Janet Broderick, a pastor at All Saints Episcopal Church in Beverly Hills, was hospitalized last month after falling ill upon returning from a conference in Kentucky. She has since recovered and is back home.
Broderick told New York Magazine that her general practitioner didn't know about her famous familial connection and "didn't care very much." But that changed when the pastor went to an emergency room at a Beverly Hills hospital.
"As soon as I got ahold of the guy at the hospital who knew who Matthew was, I was given the name of the head of the emergency room," she said. "Well, trust me, the folks I've spent my lifetime working with in Jersey City would never have been given the name of the head of the emergency room. If they were, it would have been disregarded."
"I think I'm absolute living proof that this system is completely corrupt," she told the outlet.
A healthy 39-year-old DJ died of coronavirus. What his young widow and daughter want you to know
6-Week-Old Baby from Connecticut Dies, Believed to Be World's Youngest Coronavirus Victim: Governor
Chris Cuomo shares covid-19 experience: 'The beast comes at night'
Why the peak is coming after weeks of social distancing
Coronavirus in California: 'A logistical nightmare and a moral dilemma' for the hospitality industry
When she heard that BNP Paribas Open organizers had canceled the two-week tennis tournament, Lori Edwards Jonasson started crunching the numbers, answering emails, and scanning the calendar.
Her four-bedroom vacation rental home in La Quinta is less than two miles from the Indian Wells Tennis Garden, and it was booked solid with multiple reservations.
She knew most visitors would cancel. And she knew that would mean parting with thousands of dollars. Her typical rate is about $500 a night at the property, which sleeps about 10 people.
“This week has been a logistical nightmare and a moral dilemma,” she said from her full-time home in Upland. “How do you tell a 70-year-old woman who calls you and says that she’s afraid for her and her husband to fly, ‘I’m going to keep all your money?’ On the other hand, you’re going, ‘How am I going to pay my mortgage?’”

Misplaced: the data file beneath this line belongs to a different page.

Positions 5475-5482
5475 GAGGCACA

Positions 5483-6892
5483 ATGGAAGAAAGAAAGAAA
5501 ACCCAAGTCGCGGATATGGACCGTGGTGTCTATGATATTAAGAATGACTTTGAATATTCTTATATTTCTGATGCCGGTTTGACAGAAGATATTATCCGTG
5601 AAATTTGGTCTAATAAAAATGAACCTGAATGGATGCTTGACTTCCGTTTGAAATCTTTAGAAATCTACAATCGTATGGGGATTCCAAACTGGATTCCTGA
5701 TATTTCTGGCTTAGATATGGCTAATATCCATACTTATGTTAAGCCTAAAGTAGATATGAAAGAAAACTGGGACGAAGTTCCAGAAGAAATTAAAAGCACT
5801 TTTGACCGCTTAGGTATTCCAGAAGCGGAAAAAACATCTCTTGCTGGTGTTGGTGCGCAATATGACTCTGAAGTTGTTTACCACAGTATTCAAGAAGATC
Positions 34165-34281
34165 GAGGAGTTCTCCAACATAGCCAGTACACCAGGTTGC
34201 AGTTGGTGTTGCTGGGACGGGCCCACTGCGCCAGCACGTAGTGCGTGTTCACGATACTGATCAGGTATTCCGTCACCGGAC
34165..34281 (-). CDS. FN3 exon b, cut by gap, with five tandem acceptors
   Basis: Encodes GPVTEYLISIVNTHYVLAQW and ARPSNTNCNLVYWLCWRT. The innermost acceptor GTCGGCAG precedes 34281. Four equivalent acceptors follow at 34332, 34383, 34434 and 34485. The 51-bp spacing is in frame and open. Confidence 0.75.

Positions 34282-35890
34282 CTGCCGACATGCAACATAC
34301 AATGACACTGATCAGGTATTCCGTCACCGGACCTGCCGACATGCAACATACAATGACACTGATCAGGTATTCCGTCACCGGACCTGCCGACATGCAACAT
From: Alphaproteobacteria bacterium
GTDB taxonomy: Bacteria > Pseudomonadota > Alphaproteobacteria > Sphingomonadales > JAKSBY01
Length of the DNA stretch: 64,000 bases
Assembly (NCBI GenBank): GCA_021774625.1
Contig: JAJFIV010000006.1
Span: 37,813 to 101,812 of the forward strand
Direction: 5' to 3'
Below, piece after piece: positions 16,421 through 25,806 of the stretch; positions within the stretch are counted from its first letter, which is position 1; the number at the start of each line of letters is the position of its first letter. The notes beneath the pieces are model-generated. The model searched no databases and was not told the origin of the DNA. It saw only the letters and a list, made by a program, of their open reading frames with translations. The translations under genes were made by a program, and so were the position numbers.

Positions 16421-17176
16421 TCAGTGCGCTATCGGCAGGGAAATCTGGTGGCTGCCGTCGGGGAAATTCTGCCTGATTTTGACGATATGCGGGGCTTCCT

Coronavirus fears spark run on surgical face masks in U.S.
Despite reassurances from public health officials that Americans don't currently need to wear face masks as a precaution against coronavirus, many drug stores are selling out.
Why it matters: While it's not clear how much protection the masks offer, manufacturers are seeing a spike in demand, and the potential spread of the virus in the U.S. is being monitored closely — and spooking out a lot of people.
Where it stands: There are severe shortages of surgical face masks in China, where people are being encouraged to wear them. While there have only been a handful of confirmed cases of coronavirus in the U.S., people aren't taking any chances.
Stores are selling out of face masks in cities like Chicago and New York, as well as in California and other places.
"The biggest thing I’m seeing is people buying them to send them back to China,” one Manhattan pharmacist told the New York Post.
There was a similar run on face masks in the U.S. in 2009, when the H1N1 virus hit.
Cyborgs will replace humans and remake the world, James Lovelock says
For tens of thousands of years, humans have reigned as our planet's only intelligent, self-aware species. But the rise of intelligent machines means that could change soon, perhaps in our own lifetimes. Not long after that, Homo sapiens could vanish from Earth entirely.
That’s the jarring message of a new book by James Lovelock, the famed British environmentalist and futurist. “Our supremacy as the prime understanders of the cosmos is rapidly coming to end,” he says in the book, "Novacene." “The understanders of the future will not be humans but what I choose to call ‘cyborgs’ that will have designed and built themselves.”
“Climate Apartheid” Is Imminent. Only the Rich Will Survive.
If our global climate change catastrophe continues unchecked, vast swaths of the world will likely become harsher and far less hospitable for humanity.
When that happens, an even greater rift will appear between the global haves and have-nots, as many people will be left without the means to escape the worst effects of the climate crisis, according to a new report published Tuesday by the U.N.’s Human Rights Council that describes an impending “climate apartheid.”
While the rich hire private firefighters or move to more expensive habitable areas, the report predicts that 120 million people will be pushed into poverty by 2030 by climate change. Many more will die.
Specific People Are Weirdly Good at Predicting the Future
If a world-renowned expert makes a prediction about the future, there’s a good chance that they’ll be wrong.
Historically, scientific evidence suggests that the people best suited to predict future world events are generalists who dabble in all sorts of fields, according to a fascinating new book excerpt in The Atlantic, because they’re less beholden to their own biases. On the other hand, people who have built up an impressive but narrowly-focused expertise tend to make less-accurate predictions because they tend to be limited by their own worldviews.
One might expect that people who have dedicated their lives to one field of study may be able to predict where that field is going. But data suggesting the very opposite began to emerge after a 20-year experiment beginning in 1984. In that experiment, seasoned experts and academics were pitted up against generalists— people who read voraciously and had a variety of interests — in a contest of predicting near and distant financial, political, and other events.